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Colour is not merely a visual aesthetic but an integral element of design that influences mood, communicates values, and even affects decisions.

Whether you're an interior designer, a graphic artist, or someone embarking on a DIY project, understanding how to effectively use colour can enhance your creations significantly.

This guide aims to explore the essentials of designing with colour, offering both fundamental principles and practical tips to empower your design journey.

Understanding Colour Theory

The foundation of any design involving colour starts with colour theory, a body of practical guidance to colour mixing and the visual effects of specific colour combinations.

Here are the core components:

Colour Wheel: Developed by Sir Isaac Newton in 1666, the colour wheel is a circular diagram of colours arranged according to their chromatic relationship.

The primary colours (red, blue, and yellow) are spaced evenly around the wheel.

Between these are the secondary colours (green, orange, and violet), which are created by mixing the primaries. Tertiary colours are formed by mixing primary and secondary hues.

Hue, Saturation, and Brightness: 'Hue' refers to the colour itself, 'saturation' indicates the intensity or purity of the colour, and 'brightness' or 'value' refers to how light or dark the colour is.

Manipulating these aspects lets designers create a sense of harmony, contrast, or balance.

Colour Harmonies: These are specific combinations of colours that are aesthetically pleasing and balanced.

Common harmonies include analogous, complementary, and triadic schemes. Each has its own mood and visual impact, which can be harnessed to create different effects in design.

Psychological Impact of Colour

Colour psychology is another crucial aspect of design. Different colours evoke different feelings and can convey a variety of messages.

Here are some general associations:

Red: Energy, passion, danger
Blue: Calm, trust, professionalism
Green: Nature, growth, health
Yellow: Happiness, optimism, caution
Purple: Luxury, mystery, spirituality

When choosing colours for a design, consider the emotions you wish to evoke in your audience or the message you want to convey.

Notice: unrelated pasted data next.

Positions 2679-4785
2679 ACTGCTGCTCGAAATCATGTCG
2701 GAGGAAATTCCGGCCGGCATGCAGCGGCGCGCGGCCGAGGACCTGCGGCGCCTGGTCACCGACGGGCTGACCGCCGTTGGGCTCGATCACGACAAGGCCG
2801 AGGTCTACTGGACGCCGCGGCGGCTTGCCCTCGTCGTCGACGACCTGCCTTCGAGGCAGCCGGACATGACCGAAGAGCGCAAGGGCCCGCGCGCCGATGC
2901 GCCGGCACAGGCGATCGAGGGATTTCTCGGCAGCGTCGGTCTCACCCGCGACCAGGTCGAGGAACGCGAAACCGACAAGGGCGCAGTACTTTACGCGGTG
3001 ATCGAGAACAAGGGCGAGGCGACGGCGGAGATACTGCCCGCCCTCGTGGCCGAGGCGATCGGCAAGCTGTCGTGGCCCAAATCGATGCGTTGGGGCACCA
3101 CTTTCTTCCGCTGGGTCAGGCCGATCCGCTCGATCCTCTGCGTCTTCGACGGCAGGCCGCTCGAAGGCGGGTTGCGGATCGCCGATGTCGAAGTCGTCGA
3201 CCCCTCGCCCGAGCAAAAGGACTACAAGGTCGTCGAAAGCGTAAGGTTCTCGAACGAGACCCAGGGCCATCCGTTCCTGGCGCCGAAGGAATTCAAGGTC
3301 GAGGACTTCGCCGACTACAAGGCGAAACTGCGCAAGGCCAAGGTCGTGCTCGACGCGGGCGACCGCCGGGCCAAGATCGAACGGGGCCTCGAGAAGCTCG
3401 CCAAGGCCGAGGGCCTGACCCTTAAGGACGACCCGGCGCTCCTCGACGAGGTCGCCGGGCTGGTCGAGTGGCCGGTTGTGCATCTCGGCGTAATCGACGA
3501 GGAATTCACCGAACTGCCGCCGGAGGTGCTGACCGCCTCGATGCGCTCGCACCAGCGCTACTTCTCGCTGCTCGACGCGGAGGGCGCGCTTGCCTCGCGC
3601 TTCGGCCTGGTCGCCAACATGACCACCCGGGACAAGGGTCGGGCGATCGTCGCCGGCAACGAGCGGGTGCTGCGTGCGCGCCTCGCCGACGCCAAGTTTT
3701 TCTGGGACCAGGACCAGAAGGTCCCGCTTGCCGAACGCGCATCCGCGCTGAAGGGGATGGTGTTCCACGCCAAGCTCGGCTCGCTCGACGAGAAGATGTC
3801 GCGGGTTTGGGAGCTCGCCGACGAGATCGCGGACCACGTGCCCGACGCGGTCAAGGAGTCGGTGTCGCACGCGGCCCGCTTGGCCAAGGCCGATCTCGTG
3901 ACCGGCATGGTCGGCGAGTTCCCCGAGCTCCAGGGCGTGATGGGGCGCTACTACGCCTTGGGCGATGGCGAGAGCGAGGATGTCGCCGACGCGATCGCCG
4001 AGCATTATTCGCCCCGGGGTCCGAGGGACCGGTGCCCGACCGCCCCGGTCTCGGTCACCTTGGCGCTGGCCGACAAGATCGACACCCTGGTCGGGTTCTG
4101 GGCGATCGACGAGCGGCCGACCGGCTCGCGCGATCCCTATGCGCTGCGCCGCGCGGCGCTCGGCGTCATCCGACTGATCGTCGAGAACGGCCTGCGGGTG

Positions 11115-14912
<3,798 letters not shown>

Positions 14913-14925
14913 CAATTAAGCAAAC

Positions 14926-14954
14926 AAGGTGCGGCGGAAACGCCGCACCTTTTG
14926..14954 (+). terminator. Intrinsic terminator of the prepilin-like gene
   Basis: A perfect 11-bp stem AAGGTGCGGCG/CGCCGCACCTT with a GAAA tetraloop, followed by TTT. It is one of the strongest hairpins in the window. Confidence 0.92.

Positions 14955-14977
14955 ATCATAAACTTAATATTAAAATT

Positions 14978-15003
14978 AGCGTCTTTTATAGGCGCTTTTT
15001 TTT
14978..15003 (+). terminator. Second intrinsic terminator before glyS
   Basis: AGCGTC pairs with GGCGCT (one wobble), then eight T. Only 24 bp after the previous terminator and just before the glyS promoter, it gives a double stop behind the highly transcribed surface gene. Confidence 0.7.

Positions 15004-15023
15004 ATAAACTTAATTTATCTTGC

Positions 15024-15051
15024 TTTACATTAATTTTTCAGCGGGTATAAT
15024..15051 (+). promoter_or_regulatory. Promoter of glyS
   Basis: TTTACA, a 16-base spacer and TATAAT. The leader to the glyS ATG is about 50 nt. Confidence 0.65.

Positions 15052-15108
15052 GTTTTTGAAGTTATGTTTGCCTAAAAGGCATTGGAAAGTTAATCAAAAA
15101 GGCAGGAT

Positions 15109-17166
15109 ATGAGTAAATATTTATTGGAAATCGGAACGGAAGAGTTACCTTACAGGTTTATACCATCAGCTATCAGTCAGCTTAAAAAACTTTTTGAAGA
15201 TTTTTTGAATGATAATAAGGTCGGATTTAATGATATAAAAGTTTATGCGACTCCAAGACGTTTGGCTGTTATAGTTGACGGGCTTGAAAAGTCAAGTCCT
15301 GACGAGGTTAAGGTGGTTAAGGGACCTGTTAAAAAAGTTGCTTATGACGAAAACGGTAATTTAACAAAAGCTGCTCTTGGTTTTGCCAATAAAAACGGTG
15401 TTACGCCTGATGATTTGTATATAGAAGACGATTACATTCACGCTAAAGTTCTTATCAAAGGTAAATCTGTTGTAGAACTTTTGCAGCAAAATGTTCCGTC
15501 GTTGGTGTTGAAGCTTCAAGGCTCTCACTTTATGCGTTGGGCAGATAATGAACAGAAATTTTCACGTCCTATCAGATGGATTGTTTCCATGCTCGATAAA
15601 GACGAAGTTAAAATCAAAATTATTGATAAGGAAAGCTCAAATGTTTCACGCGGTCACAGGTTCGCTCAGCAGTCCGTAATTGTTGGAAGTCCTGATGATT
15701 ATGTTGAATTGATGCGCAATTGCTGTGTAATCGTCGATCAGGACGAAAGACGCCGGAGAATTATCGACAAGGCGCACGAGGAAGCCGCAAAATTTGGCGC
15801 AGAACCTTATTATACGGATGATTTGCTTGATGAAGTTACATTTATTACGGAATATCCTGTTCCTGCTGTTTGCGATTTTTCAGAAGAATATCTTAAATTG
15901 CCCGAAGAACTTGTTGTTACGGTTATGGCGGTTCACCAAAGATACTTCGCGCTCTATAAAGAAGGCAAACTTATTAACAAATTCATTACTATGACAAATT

This decision-making should be informed by cultural contexts, as colour meanings can vary significantly around the world.

Bright green lounge in outdoor setting

Colour Trends and Their Influence

Staying updated with colour trends can be crucial, especially in industries like fashion, interior design, and marketing. Trends often reflect broader cultural shifts or societal moods.

For example, Pantone’s Color of the Year is chosen based on a thorough analysis of global cultural currents and serves as a directional trend for branding, fashion, and design industries.

Practical Tips for Designing with Colour

Start with a Mood Board: Collect images, colour swatches, and materials that inspire you. This will help you visualise the colour palette and the overall mood of your project.

Use the 60-30-10 Rule: This is a classic decorating principle that helps create a balanced colour palette. It involves using 60% of a dominant colour, 30% of a secondary colour, and 10% of an accent colour in your design.

Consider the Lighting: Colours can look dramatically different under various light sources. Natural daylight shows the truest colour, incandescent lighting brings out warm tones and yellows, while fluorescent lighting casts a sharp blue tone.

Test Your Colours: Before finalising your colours, test them in the intended environment to see how they interact with each other and the light.

What looks good on a sample can look very different when applied on a larger scale or in different materials.

Use Contrast and Complementary Colours for Pop: To make an element stand out, use colours that are opposite on the colour wheel (complementary) or varying shades of the same colour for a subtler effect.

Bright blue accent and arm chair


Designing with colour is a dynamic and powerful way to communicate visually.

By understanding the basics of colour theory, the psychological impact of colours, current trends, and practical application techniques, you can create designs that are not only beautiful but also effective in achieving your desired outcome.

Whether you're painting a room, designing a website, or creating a brand identity, the thoughtful use of colour can transform and elevate your project.

Over to You…

Do you agree with Designing with Colour: Guide? Or is there something missing, or you would like to add? We would love to hear from you in the comments – any feedback is greatly appreciated.

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